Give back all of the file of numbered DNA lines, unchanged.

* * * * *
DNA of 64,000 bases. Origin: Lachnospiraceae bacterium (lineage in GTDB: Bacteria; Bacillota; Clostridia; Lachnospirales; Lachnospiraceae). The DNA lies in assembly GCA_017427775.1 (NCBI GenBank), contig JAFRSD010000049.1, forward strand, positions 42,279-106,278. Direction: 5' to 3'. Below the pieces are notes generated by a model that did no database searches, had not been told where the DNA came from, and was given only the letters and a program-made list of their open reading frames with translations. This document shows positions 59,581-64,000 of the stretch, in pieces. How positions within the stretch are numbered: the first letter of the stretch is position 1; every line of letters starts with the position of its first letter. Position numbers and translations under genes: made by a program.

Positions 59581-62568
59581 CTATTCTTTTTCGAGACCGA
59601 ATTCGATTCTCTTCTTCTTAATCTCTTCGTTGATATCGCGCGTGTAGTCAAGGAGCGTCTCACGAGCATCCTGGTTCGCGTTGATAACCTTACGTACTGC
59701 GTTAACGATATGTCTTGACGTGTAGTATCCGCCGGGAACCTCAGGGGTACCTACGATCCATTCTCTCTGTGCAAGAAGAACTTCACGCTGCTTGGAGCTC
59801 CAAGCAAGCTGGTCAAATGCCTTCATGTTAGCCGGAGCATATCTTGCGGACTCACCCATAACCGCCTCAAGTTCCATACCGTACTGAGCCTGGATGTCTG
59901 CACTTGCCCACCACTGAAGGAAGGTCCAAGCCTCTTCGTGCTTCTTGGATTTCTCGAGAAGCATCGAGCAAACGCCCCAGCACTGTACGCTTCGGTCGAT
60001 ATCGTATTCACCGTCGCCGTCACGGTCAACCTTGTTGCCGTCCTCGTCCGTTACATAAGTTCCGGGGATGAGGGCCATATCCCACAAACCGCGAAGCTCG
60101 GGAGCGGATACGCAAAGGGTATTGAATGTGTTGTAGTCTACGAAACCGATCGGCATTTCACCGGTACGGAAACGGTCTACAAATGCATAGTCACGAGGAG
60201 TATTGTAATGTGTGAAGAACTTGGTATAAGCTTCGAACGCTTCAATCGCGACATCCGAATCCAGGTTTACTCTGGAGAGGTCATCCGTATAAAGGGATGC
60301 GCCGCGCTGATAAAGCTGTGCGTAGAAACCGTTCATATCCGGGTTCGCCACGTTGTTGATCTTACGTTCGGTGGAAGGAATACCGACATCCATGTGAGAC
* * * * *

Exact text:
DNA of 64,000 bases. Origin: Lachnospiraceae bacterium (lineage in GTDB: Bacteria; Bacillota; Clostridia; Lachnospirales; Lachnospiraceae). The DNA lies in assembly GCA_017427775.1 (NCBI GenBank), contig JAFRSD010000049.1, forward strand, positions 42,279-106,278. Direction: 5' to 3'. Below the pieces are notes generated by a model that did no database searches, had not been told where the DNA came from, and was given only the letters and a program-made list of their open reading frames with translations. This document shows positions 59,581-64,000 of the stretch, in pieces. How positions within the stretch are numbered: the first letter of the stretch is position 1; every line of letters starts with the position of its first letter. Position numbers and translations under genes: made by a program.

Positions 59581-62568
59581 CTATTCTTTTTCGAGACCGA
59601 ATTCGATTCTCTTCTTCTTAATCTCTTCGTTGATATCGCGCGTGTAGTCAAGGAGCGTCTCACGAGCATCCTGGTTCGCGTTGATAACCTTACGTACTGC
59701 GTTAACGATATGTCTTGACGTGTAGTATCCGCCGGGAACCTCAGGGGTACCTACGATCCATTCTCTCTGTGCAAGAAGAACTTCACGCTGCTTGGAGCTC
59801 CAAGCAAGCTGGTCAAATGCCTTCATGTTAGCCGGAGCATATCTTGCGGACTCACCCATAACCGCCTCAAGTTCCATACCGTACTGAGCCTGGATGTCTG
59901 CACTTGCCCACCACTGAAGGAAGGTCCAAGCCTCTTCGTGCTTCTTGGATTTCTCGAGAAGCATCGAGCAAACGCCCCAGCACTGTACGCTTCGGTCGAT
60001 ATCGTATTCACCGTCGCCGTCACGGTCAACCTTGTTGCCGTCCTCGTCCGTTACATAAGTTCCGGGGATGAGGGCCATATCCCACAAACCGCGAAGCTCG
60101 GGAGCGGATACGCAAAGGGTATTGAATGTGTTGTAGTCTACGAAACCGATCGGCATTTCACCGGTACGGAAACGGTCTACAAATGCATAGTCACGAGGAG
60201 TATTGTAATGTGTGAAGAACTTGGTATAAGCTTCGAACGCTTCAATCGCGACATCCGAATCCAGGTTTACTCTGGAGAGGTCATCCGTATAAAGGGATGC
60301 GCCGCGCTGATAAAGCTGTGCGTAGAAACCGTTCATATCCGGGTTCGCCACGTTGTTGATCTTACGTTCGGTGGAAGGAATACCGACATCCATGTGAGAC